I'll have a look at the other feeder today and see how we get on with it. Would like to have a little look at the bees before removing apiguard and starting feeding, to make another assessment of stores and check all is well, but it looks like it is going to be a wet day today. OH thinks I am mad taking honey away,and then having to buy sugar to feed them!
 

Black Comb 

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I've started using contact feeders recently on a couple of small colonies / large nucs. when I wanted to encourage brood rearing. The queens have both gone back onto lay during 2nd Apiguard.

Of course they may have done this anyway.

theory is that contact feeding mimics a nectar flow whereas Millier / Rapid upsets the colony.

I read this in Beecraft.
 

Arfermo 

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I suppose I shall have to get some new feeders! Does anyone have success with contact feeders? I do have one of the big Miller feeders, which I could rotate. I had a problem when I first used it as there were bees in it, so I left it out for a bit to clear and ended up with hundreds of bees and wasps in it. Thankyou for your help.
Melon, Miller/Ashforth feeders are far superior to contact feeders or rapid feeders. My Miller feeders all have a space under the central channel enough for the bees to squeeze under when the tray is virtually empty which I find very useful as the bees can then clean up ALL the residue of syrup, and yours seems to be very similiar. However, it seems to me that you probably didn't top it up as often as necessary. If they take it all, it means they need more. As the take-down slows, I top up with less until it reaches the stage where the bees mop all the residue and clean the tray up completely and I then tempt them with fondant (Apifonda or bakers fondant)during the rest of the winter. Incidentally, it pays to not have the Miller feeder dead level front to back for this reason.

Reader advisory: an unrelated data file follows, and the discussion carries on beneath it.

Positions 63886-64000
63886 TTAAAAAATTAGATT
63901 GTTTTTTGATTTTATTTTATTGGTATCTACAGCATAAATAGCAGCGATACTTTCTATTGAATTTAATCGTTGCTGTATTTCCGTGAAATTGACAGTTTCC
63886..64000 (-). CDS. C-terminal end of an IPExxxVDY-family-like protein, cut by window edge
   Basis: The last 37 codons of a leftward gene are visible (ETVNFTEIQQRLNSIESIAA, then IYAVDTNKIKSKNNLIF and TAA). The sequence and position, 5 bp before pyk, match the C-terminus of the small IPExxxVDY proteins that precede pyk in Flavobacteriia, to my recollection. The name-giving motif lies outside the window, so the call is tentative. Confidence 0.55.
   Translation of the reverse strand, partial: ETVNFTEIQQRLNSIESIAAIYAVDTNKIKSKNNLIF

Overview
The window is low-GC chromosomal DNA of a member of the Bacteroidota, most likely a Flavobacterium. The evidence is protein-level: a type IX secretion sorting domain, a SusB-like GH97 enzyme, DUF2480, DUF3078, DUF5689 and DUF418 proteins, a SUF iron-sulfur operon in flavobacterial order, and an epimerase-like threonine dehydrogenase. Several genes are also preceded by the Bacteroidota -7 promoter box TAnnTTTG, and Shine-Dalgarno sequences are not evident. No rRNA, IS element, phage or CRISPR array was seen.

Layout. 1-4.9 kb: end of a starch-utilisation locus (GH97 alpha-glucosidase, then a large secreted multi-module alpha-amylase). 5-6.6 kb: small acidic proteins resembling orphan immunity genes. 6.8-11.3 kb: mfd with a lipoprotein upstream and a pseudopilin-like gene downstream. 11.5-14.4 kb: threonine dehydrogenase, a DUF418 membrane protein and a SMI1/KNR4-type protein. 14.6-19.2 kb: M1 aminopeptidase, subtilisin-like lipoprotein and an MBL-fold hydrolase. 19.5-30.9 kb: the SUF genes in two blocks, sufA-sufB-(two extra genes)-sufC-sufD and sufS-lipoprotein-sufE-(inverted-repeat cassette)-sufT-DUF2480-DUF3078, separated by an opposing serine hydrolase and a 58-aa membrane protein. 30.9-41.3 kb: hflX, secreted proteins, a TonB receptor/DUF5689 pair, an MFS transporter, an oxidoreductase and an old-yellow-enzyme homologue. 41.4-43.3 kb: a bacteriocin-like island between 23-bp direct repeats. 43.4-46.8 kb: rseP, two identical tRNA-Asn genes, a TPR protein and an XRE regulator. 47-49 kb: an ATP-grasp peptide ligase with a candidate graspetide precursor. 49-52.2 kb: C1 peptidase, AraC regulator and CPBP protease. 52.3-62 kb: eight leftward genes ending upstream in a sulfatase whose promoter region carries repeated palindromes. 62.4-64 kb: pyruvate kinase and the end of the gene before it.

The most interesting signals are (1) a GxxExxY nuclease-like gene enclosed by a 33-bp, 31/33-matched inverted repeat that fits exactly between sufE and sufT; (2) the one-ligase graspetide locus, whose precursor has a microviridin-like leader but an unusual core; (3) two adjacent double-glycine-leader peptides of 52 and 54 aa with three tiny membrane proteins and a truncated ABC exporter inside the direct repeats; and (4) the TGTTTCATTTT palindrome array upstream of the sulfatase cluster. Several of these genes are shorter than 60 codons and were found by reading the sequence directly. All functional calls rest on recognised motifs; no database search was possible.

bbadger07 

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right ive made me syrup up at 2:1 ratio thereabouts, its very gloopy anyroad. Ive got about 10 litres of liquid and ive got a maisemore jumbo rapid feeders on top of my two commercial brood boxes at the ready. Though my mentor wants to heft the brood boxes to guess how much feed they will take but before he does and i place my syrup in them. My thoughts are thus:

Why dont i just feed em until they stop taking the syrup.

Is it still right they may take up to about 20 litres or more of syrup over tthe next few days and store..

Again thanks for your replys, its such a good help and is much appreciated, Im really enjoying this forum, i must make a donation
 

oliver90owner 

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Why dont i just feed em until they stop taking the syrup.

You will, but it does help if you have an idea of how much the will likely need. Otherwise you may find a near-full feeder of unwanted syrup, or you will have to pop off to Tescos for some more. Not too much bother if you only have one hive and a small feeder, but a pain if you have fifty or a hundred colonies to feed.....

'Up to' means from zero to that value, but no more! So the answer is 'yes'. Just depends on the size of box and how much is in it already. That is why he is hefting it. It may not need any!

Regards, RAB
 

Finman 

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When you make syrup with hot water, suggar will disolve too much. When syrup coos, it becomes stiffy and it get "an ice cover". Then add water.

When the syrup is like an oil it is strong enough.

I put couple newspaper sheets over the feeder it keeps the food warm over night.
 

MJBee 

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With regard to "hefting". I have found over the last 4 or 5 winters that my bees will get through the winter if the weight of the Floor, Commercial brood, crown board and roof plus bees and stores exceeds 40kgs.

I therefore feed until 45 - 50 kg then monitor the weight during the winter and particularly the early spring when the queen starts laying again and the weather can be iffy.

Obviously these figures are for my location/weather/bees and will vary for other people and locations but a useful yardstick for newbies to hoist aboard.